Crowdfund Investing For Dummies
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Crowdfund investing is possible because of the passage of the JOBS Act. So, what exactly did the JOBS Act legislation change in the U.S. financial regulatory system? And how do these changes stand to benefit business owners and investors?

Promoting emerging growth companies

The JOBS Act created a new category of companies called emerging growth companies (EGCs) and gives small, growing companies a five-year window in which to become fully compliant with accounting regulations. To qualify as an EGC, the company must

  • Have less than $1 billion in annual revenue

  • Not have gone public more than five years ago

  • Have issued no more than $1 billion in debt securities

  • Have floated less than $700 million in stock securities

You may find it downright funny to see such high revenue, debt, and stock numbers used in combination with the words small and emerging. Nonetheless, this provision is important because it allows growing companies to have access to the public markets and not be crushed by the regulatory burdens.

Redefining who can invest in small ventures

Prior to the passage of the JOBS Act, accredited investors often were the only people who could invest in private debt or equity transactions. One of the biggest changes the JOBS Act created was lifting the restriction on soliciting unaccredited investors to purchase stock.

This means that companies that use crowdfund investing to raise capital are legally able to solicit people of all net worths and income levels to purchase their shares. You can’t solicit anyone and everyone, though. You have to follow SEC regulations that require you to directly solicit only people who are members of your online social networks.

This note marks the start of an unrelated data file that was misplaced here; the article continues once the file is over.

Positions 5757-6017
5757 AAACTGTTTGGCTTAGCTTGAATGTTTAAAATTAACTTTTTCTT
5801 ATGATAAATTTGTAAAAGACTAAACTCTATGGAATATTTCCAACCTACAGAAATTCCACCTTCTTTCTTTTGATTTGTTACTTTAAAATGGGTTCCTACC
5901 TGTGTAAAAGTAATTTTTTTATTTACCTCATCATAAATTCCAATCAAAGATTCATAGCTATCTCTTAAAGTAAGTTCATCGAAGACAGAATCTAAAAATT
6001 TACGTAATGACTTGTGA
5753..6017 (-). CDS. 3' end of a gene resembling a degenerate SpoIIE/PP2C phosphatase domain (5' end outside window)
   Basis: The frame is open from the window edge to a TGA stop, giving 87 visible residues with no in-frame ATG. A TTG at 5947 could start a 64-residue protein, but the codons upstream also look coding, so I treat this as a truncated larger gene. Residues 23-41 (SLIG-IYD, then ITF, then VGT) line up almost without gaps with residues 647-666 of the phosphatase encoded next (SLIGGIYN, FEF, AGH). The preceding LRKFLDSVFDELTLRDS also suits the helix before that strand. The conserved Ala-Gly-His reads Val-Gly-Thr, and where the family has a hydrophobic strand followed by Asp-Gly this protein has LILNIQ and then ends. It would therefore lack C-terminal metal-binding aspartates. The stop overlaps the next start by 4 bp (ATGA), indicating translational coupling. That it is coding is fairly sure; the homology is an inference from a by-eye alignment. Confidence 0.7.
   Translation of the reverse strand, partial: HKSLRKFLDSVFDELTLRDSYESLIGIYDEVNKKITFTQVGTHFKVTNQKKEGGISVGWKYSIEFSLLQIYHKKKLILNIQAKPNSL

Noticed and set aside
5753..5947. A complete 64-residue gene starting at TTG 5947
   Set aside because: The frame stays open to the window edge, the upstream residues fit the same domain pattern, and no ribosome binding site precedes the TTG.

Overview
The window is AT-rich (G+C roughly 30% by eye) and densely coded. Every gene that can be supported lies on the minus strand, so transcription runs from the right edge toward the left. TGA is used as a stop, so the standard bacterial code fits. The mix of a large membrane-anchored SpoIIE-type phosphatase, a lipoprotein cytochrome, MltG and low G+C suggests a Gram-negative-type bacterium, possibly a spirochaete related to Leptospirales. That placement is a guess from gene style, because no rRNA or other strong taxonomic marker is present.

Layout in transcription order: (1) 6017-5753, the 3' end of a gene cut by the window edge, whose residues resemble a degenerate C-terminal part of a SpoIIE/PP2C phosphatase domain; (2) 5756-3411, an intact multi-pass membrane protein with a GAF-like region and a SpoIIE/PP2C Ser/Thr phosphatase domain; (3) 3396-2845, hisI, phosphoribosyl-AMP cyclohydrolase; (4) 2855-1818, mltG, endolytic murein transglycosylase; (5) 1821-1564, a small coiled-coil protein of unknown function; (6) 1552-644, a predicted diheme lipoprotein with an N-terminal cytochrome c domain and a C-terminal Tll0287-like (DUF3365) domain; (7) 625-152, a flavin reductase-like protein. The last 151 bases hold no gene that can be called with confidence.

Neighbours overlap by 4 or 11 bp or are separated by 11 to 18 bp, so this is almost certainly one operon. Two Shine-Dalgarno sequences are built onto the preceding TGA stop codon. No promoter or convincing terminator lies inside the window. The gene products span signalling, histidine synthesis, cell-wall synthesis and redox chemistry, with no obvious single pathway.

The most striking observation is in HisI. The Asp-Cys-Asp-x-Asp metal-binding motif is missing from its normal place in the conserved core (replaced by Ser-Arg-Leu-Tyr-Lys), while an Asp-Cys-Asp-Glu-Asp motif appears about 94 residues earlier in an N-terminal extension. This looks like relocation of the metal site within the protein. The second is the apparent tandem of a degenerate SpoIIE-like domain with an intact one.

Setting up the structure for online investment

Title III of the JOBS Act spells out, among other things:

  • The maximum dollars a business or entrepreneur can seek via crowdfund investing, which is $1 million per year.

  • The maximum amount an individual can invest via crowdfunded ventures in a year, which may be a flat $2,000, 5 percent of the individual’s annual income or net worth, or 10 percent of the individual’s annual income or net worth. The limit depends on the person’s specific finances.

  • The means by which a company may seek investments and an individual may make them, which is via SEC-registered online funding portals.

The legislation also specifies other parameters that seek to promote the business sector while preventing fraud and protecting the investor.

About This Article

This article is from the book:

About the book authors:

Sherwood Neiss, Jason W. Best, and Zak Cassady-Dorion are the founders of Startup Exemption (developers of the crowdfund investing framework used in the 2012 JOBS Act). They deeply understand the process, rules, disclosures, and risks of capital formation from both the entrepreneur's and the investor's points of view.

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